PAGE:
Book Review: Calico Joe (Grisham)

Calico Joe

Author: John Grisham (© 2012 by Belfry Holdings, Inc)

Publisher: Bantam

Genre: Literature & Fiction

Sub-genre: Sports, Coming of Age, Family Saga

Reviewer: Sara

4.5 runner girls

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Synopsis:

Summer, 1973. The baseball season would prove unforgettable: Joe Castle, a quiet man from small-town Calico Rock with a mighty swing, rose from the minors on an injury call-up. Records were smashed by the rookie sensation as he captivated fans both young and old, including Paul Tracey, son of hardened New York Mets pitcher Warren Tracey. When the rookie and the old-timer meet on the field, a single fastball alters the trajectory of all of their lives, careers and families.

Review:

It had been a long time since I picked up a book by John Grisham, in part because I lost interest once a formulaic trend developed in his novels. I stumbled on Calico Joe at a book fair and was captured by the cover: a pitcher on the mound, staring down. Baseball? Grisham wrote a baseball novel? Um, yes please!

Busy moms, whether baseball fans or not, this is a great read. The timeline flips between present day and 1973, following Paul, the adult grappling with his ill father and the turbulent life he led, and the boy during the most formative summer of his young life.

The eleven year-old Paul storyline focuses on how his life and family were affected by baseball and his father. The decisions and action of the elder Tracey cause a ripple effect, ending two careers and tearing apart the fragile ties that held the family together. Years later, adult Paul must cope with another difficult matter: advancing age and illness of a parent. This storyline is handled with ease and a natural feel. Most poignant for me about this storyline was the tempestuous relationship between father and son. Not all of us are fortunate enough to have healthy relationships with one or both parents, but the twilight of their life will impact many of our lives just the same.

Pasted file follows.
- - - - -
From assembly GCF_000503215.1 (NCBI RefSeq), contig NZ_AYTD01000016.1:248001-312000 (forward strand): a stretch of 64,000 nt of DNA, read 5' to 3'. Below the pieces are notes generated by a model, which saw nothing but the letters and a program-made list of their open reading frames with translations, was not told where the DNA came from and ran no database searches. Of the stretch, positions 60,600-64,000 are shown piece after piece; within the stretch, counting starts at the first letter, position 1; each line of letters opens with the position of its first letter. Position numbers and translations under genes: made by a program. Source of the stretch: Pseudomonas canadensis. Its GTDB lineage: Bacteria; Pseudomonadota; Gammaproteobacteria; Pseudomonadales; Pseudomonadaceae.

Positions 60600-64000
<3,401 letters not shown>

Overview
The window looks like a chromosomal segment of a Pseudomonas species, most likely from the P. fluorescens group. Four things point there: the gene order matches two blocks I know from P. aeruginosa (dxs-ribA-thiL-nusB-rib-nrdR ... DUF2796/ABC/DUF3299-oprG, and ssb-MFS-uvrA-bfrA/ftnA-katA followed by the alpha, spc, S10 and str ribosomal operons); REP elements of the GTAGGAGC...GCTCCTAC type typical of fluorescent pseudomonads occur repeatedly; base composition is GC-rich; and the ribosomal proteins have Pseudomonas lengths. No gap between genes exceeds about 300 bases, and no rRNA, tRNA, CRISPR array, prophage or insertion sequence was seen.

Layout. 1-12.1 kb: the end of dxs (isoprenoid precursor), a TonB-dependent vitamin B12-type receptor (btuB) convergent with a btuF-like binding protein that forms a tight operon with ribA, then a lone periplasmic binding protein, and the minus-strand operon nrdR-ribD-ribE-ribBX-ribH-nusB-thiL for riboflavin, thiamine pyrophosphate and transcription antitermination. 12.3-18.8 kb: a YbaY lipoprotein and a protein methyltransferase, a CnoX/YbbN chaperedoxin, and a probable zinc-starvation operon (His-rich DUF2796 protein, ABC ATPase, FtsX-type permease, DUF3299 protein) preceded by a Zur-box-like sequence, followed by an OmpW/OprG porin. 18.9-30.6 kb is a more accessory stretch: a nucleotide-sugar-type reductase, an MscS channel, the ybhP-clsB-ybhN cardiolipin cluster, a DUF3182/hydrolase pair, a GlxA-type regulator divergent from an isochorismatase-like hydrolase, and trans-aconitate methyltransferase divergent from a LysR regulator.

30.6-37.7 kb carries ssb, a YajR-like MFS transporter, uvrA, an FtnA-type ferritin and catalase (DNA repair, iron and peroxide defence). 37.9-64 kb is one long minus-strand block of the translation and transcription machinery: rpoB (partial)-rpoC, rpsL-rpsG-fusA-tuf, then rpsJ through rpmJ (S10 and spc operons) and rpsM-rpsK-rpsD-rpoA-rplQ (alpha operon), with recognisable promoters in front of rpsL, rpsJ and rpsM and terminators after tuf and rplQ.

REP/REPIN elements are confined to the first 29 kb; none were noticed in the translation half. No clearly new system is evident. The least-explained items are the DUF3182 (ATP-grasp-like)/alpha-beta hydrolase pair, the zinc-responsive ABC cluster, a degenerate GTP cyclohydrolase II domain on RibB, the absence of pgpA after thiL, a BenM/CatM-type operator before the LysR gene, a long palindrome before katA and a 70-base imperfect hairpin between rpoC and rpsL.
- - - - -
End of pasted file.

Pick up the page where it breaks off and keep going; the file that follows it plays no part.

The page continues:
Let me go back to the baseball for a moment. It’s not necessary that the reader be a baseball fan to appreciate the story, but if you are, I think it will heighten your enjoyment of it. The game plays a central role in the story, so haters of the sport, you may want to skip this book. Grisham writes game action, players and statistics with such believability I found myself wanting to read more about these people…only to remember I was reading fiction. No old games to go watch or baseball profiles to read. Darn.

The pivotal moment, that fastball from Tracey to Castle, is no surprise, and yet the tension leading up to the moment is electric. Grisham grabs you right away and doesn’t let go. His character development is natural, the plot well-developed and pace brisk. It’s one of his shorter books but he doesn’t scrimp on action, inter- and intrapersonal conflict, or emotion. The book captures the essence, the magic of baseball that captivates millions from April through October. It left me wanting more, and yet satisfied with the story. Batter up!

Comments are welcome, here or on the reviews posted on Amazon, GoodReads and Barnes & Noble! Have you read Calico Joe? How did you enjoy it? Are you a baseball fan? How did that play into your read of the book?

Thanks for reading. May the good books be plentiful and happy trails!

***

Featured image: Calico Joe cover, reprint edition (March 26, 2013)
Cover design: Carlos Beltran
Cover photograph: Tim Tadder/Corbis

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